P.S. not many new animal sightings, just a ton of bald eagles, a few whales, and some puffins


Isabel Zellweger

Hi! Hi Everyone! So I believe our last blog was while we were staying at McKinley Cabin, so let me fill you in with what we have been up to!  On Thursday we explored the alganik slough and looked at the sedimentary stratigraphy of a bank. When we did that we discovered the rotating clay and peat layers. The clay represents the interseismic deposition (when there was slow subsidence) and there was a bit of running water. The peat represents cosiesmic uplift, the land was moved upward and there was vegetation. It was very interesting to look at these layers on the Alganik slough because they are a strong indicator of subsidence and uplift. Another indicator was at Hartney Bay when we compared the barnecels levels, which indicate how high the sea level was at that point. Hartney Bay being in Cordova experiences coseismic uplift. This was seen because the barnacle level from 1964 is much higher on the shore than today’s level. After Cordova we took the ferry to Whittier and headed down to Homer. On the way we camped in Ninilchuk,, which was very beautiful. We were very fourtnate to have Mount Redoubt right in front of us- what an amazing sunset! At Ninilchuck we all were very brave and took a dip in the ocean which was pretty cold! Over the next few days in Cordova and Kodiak we focused a lot on the formation of Alaska’s volcanic arc, forearc, and accretionary complex all due to the subduction of the pacific plate underneath the North American plate.  In Kodiak we also focused a bit on faults; we did a mapping project dealing with the faults along the Kodiak Launch Complex. This project was really interesting to do because it made us think about the formation of the patterns on the land. Many of us decided that there were four faults creating horst and graben topography. I will definitely├č say that Kodiak has been one of my favorite places on the trip so far- the weather has been absolutely perfect and it the scenery is absolutely beautiful. I am so fortunate to experience all of this. I am sad I have to say goodbye to all of this soon!  On another note, its bedtime now, so I have to go… Until next time!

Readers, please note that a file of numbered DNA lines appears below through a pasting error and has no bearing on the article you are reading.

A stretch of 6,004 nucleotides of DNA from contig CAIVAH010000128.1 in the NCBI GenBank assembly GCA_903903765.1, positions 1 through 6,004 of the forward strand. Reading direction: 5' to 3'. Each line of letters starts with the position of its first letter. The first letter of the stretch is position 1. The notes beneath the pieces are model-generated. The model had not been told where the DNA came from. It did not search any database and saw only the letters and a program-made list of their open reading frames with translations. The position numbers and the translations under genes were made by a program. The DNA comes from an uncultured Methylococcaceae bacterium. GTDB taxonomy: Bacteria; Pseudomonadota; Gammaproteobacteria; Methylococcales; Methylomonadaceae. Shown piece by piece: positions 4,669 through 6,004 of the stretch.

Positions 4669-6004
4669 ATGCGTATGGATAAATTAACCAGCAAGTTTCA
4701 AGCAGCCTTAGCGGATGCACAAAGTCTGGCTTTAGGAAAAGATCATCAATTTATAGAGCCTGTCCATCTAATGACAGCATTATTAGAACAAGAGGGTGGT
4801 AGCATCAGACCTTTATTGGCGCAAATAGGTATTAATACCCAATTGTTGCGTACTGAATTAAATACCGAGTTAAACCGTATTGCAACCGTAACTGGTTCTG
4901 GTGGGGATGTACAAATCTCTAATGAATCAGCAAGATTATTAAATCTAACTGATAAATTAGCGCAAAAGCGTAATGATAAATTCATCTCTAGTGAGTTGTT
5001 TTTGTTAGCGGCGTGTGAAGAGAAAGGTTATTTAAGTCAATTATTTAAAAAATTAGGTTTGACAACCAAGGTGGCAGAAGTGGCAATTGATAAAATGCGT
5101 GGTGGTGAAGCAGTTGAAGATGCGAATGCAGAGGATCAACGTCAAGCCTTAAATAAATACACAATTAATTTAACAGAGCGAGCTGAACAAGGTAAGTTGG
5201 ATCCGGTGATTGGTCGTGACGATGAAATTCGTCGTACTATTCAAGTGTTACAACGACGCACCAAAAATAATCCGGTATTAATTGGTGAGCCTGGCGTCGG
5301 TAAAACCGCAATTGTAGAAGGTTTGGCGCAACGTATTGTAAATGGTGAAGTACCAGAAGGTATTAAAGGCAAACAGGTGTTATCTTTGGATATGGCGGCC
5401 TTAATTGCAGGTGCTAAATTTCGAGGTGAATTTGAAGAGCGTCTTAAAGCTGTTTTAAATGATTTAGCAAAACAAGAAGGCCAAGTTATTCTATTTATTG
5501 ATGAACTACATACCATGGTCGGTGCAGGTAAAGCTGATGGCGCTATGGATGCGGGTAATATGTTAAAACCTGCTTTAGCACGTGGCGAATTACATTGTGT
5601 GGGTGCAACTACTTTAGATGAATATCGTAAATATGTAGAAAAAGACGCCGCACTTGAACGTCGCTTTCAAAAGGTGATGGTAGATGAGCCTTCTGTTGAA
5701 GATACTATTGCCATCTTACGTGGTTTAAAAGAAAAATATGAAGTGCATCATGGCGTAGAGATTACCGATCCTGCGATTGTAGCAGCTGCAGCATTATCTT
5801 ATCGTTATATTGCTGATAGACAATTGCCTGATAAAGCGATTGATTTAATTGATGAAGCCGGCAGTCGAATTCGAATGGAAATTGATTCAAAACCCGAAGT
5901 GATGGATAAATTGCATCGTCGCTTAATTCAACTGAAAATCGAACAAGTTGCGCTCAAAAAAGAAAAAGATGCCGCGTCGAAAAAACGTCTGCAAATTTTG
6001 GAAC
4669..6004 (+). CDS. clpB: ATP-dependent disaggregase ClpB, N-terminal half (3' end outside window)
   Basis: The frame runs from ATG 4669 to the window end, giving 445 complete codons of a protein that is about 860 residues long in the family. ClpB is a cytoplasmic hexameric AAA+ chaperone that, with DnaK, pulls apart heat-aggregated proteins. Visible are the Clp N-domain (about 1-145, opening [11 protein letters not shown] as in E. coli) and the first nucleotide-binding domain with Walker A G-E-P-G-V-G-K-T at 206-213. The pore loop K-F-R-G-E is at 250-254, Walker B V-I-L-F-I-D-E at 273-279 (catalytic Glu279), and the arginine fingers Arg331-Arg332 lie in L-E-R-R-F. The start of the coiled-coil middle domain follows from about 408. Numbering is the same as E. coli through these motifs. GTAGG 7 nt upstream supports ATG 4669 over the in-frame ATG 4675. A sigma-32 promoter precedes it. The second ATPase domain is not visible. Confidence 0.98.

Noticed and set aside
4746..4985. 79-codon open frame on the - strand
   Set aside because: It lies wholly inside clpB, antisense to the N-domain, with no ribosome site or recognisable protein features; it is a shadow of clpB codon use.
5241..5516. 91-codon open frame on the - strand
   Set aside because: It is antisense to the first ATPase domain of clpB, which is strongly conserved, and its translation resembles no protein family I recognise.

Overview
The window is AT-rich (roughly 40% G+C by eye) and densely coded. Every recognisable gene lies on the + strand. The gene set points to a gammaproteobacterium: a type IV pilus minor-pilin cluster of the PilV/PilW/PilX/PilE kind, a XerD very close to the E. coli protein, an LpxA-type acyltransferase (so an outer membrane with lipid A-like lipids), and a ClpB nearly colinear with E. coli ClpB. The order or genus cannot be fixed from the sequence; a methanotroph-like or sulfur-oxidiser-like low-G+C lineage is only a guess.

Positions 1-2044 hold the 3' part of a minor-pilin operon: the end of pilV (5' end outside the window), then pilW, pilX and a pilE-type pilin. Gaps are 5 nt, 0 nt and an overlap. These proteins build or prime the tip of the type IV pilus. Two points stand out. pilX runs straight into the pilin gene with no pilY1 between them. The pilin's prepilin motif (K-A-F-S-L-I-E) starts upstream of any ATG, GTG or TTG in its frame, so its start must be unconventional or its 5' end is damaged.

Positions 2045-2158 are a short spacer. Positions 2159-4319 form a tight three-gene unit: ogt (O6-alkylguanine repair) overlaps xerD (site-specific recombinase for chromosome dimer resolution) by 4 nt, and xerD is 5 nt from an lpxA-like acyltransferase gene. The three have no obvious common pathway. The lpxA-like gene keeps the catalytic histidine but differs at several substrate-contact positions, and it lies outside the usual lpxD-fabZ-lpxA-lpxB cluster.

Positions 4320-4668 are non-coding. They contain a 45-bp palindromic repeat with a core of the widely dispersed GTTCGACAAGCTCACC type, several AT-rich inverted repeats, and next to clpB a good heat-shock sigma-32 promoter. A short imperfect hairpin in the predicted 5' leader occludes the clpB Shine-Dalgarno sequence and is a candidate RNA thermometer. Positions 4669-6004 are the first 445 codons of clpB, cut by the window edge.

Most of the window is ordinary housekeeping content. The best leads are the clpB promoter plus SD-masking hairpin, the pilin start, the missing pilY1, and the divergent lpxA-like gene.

1. Beautiful photos! It looks like the weather there was much nicer than it's been back here in the northeast. Sounds like you all have had an amazing experience in Alaska. Enjoy the last couple of days! See you soon!

    Denise Izykowski

  2. The pictures show such a contrast in the climate, pretty neat to see. Sounds like the trip has gone pretty well. Can't wait to hear all the details in person. Enjoy your last few days and hope all the trips back go smoothly.

    Clare LaBrecque

  3. From toques and rain gear to sunhats and swimming. You've done it all!
    Will Garver ever share his fishing secrets with the rest of the group? He always has the biggest catch and the students are holding up what looks like bait. Youth and skill are no match for old age and treachery.
    Safe travels all,
    Eliza's Grandma